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No Test Score Edge Found for Cleveland Voucher Students

A new study of the Cleveland voucher program finds that participating students did not show higher test-score gains than comparison students, and in fact performed slightly worse in math.
A new study of the Cleveland voucher program finds that participating students did not show higher test-score gains than comparison students, and in fact performed slightly worse in math.

The report by the National Center for the Study of Privatization in Education, housed at Teachers College, Columbia University, adds fuel to the long-standing debate over private school vouchers.

Clive R. Belfield, the center's associate director, said his reanalysis of data from 2000 and 2002 revealed no academic advantages for voucher users. And in mathematics, one of three subjects covered, he said the vouchers actually correlated with a "moderate disadvantage, equal to one-tenth of the black-white test gap."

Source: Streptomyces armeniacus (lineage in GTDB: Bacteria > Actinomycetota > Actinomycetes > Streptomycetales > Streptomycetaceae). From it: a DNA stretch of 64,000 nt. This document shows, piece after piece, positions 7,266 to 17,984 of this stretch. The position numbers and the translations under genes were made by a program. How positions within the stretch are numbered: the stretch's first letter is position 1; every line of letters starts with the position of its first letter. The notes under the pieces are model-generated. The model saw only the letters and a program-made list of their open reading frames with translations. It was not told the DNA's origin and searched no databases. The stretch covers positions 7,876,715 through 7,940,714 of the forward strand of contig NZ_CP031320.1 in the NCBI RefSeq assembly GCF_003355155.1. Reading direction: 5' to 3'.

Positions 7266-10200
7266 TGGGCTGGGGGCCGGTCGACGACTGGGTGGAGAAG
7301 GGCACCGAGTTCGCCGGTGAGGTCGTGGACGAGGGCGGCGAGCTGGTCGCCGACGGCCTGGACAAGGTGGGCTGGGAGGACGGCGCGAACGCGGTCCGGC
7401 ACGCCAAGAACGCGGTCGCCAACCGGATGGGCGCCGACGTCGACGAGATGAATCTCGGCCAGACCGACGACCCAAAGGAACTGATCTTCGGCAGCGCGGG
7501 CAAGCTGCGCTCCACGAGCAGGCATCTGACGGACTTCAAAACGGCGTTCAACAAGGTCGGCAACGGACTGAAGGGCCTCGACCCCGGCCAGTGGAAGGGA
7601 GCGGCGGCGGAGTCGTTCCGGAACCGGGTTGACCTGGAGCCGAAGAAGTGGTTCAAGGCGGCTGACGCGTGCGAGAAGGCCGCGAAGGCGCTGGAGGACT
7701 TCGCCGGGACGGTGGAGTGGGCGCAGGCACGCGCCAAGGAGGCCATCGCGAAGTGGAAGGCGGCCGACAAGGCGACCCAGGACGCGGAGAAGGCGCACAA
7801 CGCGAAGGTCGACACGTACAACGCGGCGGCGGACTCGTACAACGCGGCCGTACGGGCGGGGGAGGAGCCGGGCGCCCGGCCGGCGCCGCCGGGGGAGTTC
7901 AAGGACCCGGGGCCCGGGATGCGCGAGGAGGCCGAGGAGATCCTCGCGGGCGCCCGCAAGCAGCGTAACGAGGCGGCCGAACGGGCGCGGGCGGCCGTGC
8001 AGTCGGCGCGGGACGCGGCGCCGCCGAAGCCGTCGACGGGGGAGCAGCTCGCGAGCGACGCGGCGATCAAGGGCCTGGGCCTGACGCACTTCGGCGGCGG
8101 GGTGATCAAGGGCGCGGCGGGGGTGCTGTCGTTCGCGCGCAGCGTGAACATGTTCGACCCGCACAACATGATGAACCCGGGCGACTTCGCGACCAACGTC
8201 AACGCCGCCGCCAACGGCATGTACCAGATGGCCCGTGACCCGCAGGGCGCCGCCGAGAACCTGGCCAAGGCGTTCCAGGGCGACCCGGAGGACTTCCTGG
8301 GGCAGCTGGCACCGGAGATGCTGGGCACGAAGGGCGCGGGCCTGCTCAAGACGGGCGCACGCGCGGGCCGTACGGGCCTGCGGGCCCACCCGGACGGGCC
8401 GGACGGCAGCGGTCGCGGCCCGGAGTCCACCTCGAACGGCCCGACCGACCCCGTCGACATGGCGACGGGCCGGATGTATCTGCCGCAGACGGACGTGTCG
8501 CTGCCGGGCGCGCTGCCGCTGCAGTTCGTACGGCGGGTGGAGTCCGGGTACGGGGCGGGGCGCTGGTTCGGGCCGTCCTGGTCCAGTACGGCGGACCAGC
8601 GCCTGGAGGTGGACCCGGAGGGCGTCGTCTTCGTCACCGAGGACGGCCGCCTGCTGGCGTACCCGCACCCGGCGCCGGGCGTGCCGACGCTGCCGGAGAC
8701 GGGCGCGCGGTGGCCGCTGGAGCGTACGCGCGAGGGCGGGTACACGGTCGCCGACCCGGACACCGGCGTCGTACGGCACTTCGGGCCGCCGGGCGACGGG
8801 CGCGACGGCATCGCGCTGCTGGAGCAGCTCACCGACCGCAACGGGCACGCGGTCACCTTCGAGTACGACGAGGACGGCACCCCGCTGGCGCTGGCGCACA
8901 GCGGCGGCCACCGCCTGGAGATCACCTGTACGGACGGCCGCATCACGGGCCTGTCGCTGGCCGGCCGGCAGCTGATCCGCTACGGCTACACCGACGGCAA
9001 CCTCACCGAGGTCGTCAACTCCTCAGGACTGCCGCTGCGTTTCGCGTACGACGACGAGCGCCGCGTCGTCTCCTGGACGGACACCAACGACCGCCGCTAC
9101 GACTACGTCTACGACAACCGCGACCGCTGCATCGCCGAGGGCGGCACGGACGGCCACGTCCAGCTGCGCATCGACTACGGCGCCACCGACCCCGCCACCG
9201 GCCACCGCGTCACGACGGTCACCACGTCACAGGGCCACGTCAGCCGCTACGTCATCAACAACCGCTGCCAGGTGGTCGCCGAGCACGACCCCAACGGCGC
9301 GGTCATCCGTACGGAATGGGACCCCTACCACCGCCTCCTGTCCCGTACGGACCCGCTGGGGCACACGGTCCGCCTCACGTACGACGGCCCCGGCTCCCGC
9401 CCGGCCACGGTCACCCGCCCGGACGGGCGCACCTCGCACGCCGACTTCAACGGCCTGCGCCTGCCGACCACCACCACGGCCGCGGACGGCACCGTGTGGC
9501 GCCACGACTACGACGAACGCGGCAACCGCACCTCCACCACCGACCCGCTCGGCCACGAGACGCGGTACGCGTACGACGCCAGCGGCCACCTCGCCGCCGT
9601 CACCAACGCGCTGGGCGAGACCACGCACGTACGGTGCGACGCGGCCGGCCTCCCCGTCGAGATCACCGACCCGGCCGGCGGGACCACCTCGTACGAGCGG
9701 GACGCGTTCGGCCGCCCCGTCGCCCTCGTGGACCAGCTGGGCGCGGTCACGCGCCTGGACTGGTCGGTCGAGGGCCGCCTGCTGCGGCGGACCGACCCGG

This article, written by Eric Robelen, appeared in the February 22nd, 2006 publication of Education Week.

Published Thursday, Mar. 2, 2006

No Test Score Edge Found for Cleveland Voucher Students

A new study of the Cleveland voucher program finds that participating students did not show higher test-score gains than comparison students, and in fact performed slightly worse in math.

The report by the National Center for the Study of Privatization in Education, housed at Teachers College, Columbia University, adds fuel to the long-standing debate over private school vouchers.

Clive R. Belfield, the center's associate director, said his reanalysis of data from 2000 and 2002 revealed no academic advantages for voucher users. And in mathematics, one of three subjects covered, he said the vouchers actually correlated with a "moderate disadvantage, equal to one-tenth of the black-white test gap."

This article, written by Eric Robelen, appeared in the February 22nd, 2006 publication of Education Week.

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